My name is Pragyan Raj Pokhrel and I am a 2nd year Sustainable Tropical Forestry (SUTROFOR) student in TU Dresden. On 25th October 2019, I travelled to Accra, Ghana to attend the Global Landscapes Forum (GLF). I also delivered a keynote presentation on behalf of the Forest and Farm Facility (FFF), Rome on the key roles played by family farmers in restoration efforts.
Landscape restoration and the GLF
Landscape restoration has been defined as “a planned process that aims to regain ecological integrity and enhance human well-being in deforested or degraded landscapes”. Under the Bonn Challenge and the UN Declaration on Forests, roughly 350 million hectares have been committed for restoration. Countries have realized that efforts to restore degraded landscapes must be linked to improving the lives and livelihoods of people who live and work in forests and forested landscapes, especially in the Global South. As such restoration should focus on landscapes holistically, in ways that take account of various land uses—forests, agriculture and livestock production, among others— and with how land use decisions, livelihood needs and macroeconomic factors and policy decisions shape social and ecological outcomes in landscapes at various scales. Importantly, the UN Decade on Ecosystem Restoration will ensure that that all landscapes will be included in global and national restoration agendas.
On 29–30 October 2019, the Global Landscapes Forum (GLF) convened in the Ghanaian capital to discuss opportunities for restoration in Africa. Titled “Restoring Africa’s Landscapes – Uniting actions from above and below,” the event saw participation from farmers, foresters, pastoralists, policymakers, researchers, students and even members of the royal family from Africa and beyond. There were over 500 participants in the GLF. Preceding the GLF, 30 youths from Africa, Asia, Australia, Europe, North and South America took part in the first Youth in Landscape (YIL) camp where they spent two days with communities trying to understand their constraints in landscape restoration at the local level. I was one of them.
I was part of the youth team that visited the Muni Pomadze Ramsar site, just a few hours away from the hustle and bustle of Accra. We engaged in workshops, community building activities and had in-depth conversations with key stakeholders of the Ramsar site. The landscape had a large swath of mangrove forests and local communities that heavily relied on them for subsistence. We learned the various measures taken at the local level to reduce the impact on the mangroves. The local people use mangroves as a source of fuelwood for cooking as well as smoking their fishes. One ingenious solution to reduce the stress on the mangroves was the introduction of coconut husk as an alternative fuelwood. This was very well adopted by the communities as coconuts were abundant in the landscapes. The Ramsar site was further zoned into core area, transition zone and buffer zone and sustainable harvest of mangroves allowed only in the buffer zone. After the two days of immersive landscape experience, we headed back to Accra to attend the Global Landscapes Forum.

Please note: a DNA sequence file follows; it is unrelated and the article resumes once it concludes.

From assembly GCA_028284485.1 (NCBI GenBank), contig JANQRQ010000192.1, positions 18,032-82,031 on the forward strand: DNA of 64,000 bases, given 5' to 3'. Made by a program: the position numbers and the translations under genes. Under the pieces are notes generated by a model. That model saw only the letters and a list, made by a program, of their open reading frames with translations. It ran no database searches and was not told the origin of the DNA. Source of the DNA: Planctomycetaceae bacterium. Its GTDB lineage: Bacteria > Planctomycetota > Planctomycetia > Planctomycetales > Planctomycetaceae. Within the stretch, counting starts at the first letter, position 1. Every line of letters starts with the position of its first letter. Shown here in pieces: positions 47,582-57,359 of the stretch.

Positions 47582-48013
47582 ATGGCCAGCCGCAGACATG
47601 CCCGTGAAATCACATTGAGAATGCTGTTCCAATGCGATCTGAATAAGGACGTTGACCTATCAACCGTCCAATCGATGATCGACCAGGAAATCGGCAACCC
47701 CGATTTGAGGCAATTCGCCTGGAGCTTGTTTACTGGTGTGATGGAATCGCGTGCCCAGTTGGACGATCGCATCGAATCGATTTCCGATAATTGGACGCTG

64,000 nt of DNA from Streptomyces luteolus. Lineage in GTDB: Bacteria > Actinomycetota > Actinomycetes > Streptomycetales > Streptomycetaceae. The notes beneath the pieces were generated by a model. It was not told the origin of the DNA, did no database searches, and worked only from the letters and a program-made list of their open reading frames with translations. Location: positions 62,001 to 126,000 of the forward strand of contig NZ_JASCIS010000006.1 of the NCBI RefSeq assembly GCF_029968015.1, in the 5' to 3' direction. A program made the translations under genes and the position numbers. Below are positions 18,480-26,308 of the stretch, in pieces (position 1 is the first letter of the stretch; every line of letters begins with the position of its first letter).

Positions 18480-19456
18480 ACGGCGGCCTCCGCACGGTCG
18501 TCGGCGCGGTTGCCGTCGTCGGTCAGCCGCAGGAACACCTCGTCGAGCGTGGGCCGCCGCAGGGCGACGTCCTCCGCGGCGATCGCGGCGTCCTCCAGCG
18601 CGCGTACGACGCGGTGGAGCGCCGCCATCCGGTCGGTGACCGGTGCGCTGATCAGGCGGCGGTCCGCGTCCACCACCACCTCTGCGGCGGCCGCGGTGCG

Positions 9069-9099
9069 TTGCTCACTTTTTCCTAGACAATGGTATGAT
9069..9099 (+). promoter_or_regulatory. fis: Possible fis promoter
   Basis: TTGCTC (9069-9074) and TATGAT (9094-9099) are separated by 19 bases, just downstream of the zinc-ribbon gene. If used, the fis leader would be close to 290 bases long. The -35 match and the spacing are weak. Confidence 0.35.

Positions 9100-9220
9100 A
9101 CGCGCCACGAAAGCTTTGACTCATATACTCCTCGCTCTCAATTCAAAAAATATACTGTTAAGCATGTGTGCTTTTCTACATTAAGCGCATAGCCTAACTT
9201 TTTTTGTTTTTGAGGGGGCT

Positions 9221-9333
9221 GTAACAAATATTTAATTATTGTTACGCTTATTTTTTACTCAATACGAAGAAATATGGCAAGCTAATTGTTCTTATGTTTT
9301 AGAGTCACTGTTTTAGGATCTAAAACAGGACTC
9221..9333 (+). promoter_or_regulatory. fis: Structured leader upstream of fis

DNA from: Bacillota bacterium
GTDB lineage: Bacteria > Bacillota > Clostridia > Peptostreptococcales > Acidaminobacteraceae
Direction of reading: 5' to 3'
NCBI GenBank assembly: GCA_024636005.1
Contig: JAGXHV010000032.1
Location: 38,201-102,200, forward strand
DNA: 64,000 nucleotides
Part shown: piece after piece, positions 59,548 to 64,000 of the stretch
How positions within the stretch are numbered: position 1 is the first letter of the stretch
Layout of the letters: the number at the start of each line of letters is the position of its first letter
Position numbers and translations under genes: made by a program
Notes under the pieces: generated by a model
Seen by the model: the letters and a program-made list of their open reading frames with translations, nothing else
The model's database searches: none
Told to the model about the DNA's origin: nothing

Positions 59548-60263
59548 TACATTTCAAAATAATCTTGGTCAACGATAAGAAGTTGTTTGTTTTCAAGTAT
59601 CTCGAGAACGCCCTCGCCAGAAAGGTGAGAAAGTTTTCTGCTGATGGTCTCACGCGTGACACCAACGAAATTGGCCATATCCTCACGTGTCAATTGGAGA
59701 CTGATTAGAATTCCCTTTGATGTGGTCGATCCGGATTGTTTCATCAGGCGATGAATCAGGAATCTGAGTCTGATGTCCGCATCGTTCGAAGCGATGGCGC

My keynote presentation
From April to September of 2019, I interned at the Food and Agricultural Organization of the United Nations (FAO) in Rome. I was involved in a project titled the Forest and Farm Facility (FFF) which is a partnership between FAO, IIED, IUCN and Agricord. It provides direct financial support and technical assistance to strengthen forest and farm producer organizations representing smallholders, rural women’s groups, local communities and indigenous peoples’ institutions. At present, FFF works in Bolivia, Ecuador, Ghana, Kenya, Madagascar, Nepal, Vietnam, Togo and Zambia. On 30th of October, I delivered a keynote presentation in the session titled “Forest Landscape Restoration and Bioenergy. Focus on key success factors in Africa”.
I gave an introductory presentation on the Forest and Farm Facility approach and their work on charcoal and forest landscape restoration in Africa. I furthered talked about the significant role played by local producers and their organizations: They depend on wood fuels for their livelihoods and for food security (energy for cooking) and they are the crucial actors to achieve successful restoration on the ground. However, their important role and their actual and potential positive contributions are often not seen and not acknowledged, and they have low access to information, capacity building, services and finance to scale up their work. If they come together in organizations, they can better advocate for their role and voice their concerns and share their knowledge and experience. That is what FFF believes in. This was followed by a panel discussion with representatives from wide array of civil society organizations, government institutions and donor agencies.
This experience and exposure were very encouraging and fruitful for me. I got to interact with local community leaders, technical experts, civil society leaders and other fellow students from across the globe, sharing knowledge and learning more about the African landscapes.
By Pragyan Raj Pokhrel
If you would like to know more about the GLF and their other events, https://www.globallandscapesforum.org/
If you would like to know more about more about the Forest and Farm Facility (FFF), http://www.fao.org/forest-farm-facility/en/
If you would like to know more about the internship opportunities at the FAO, http://www.fao.org/employment/collaborate-with-us/internship-programme/en/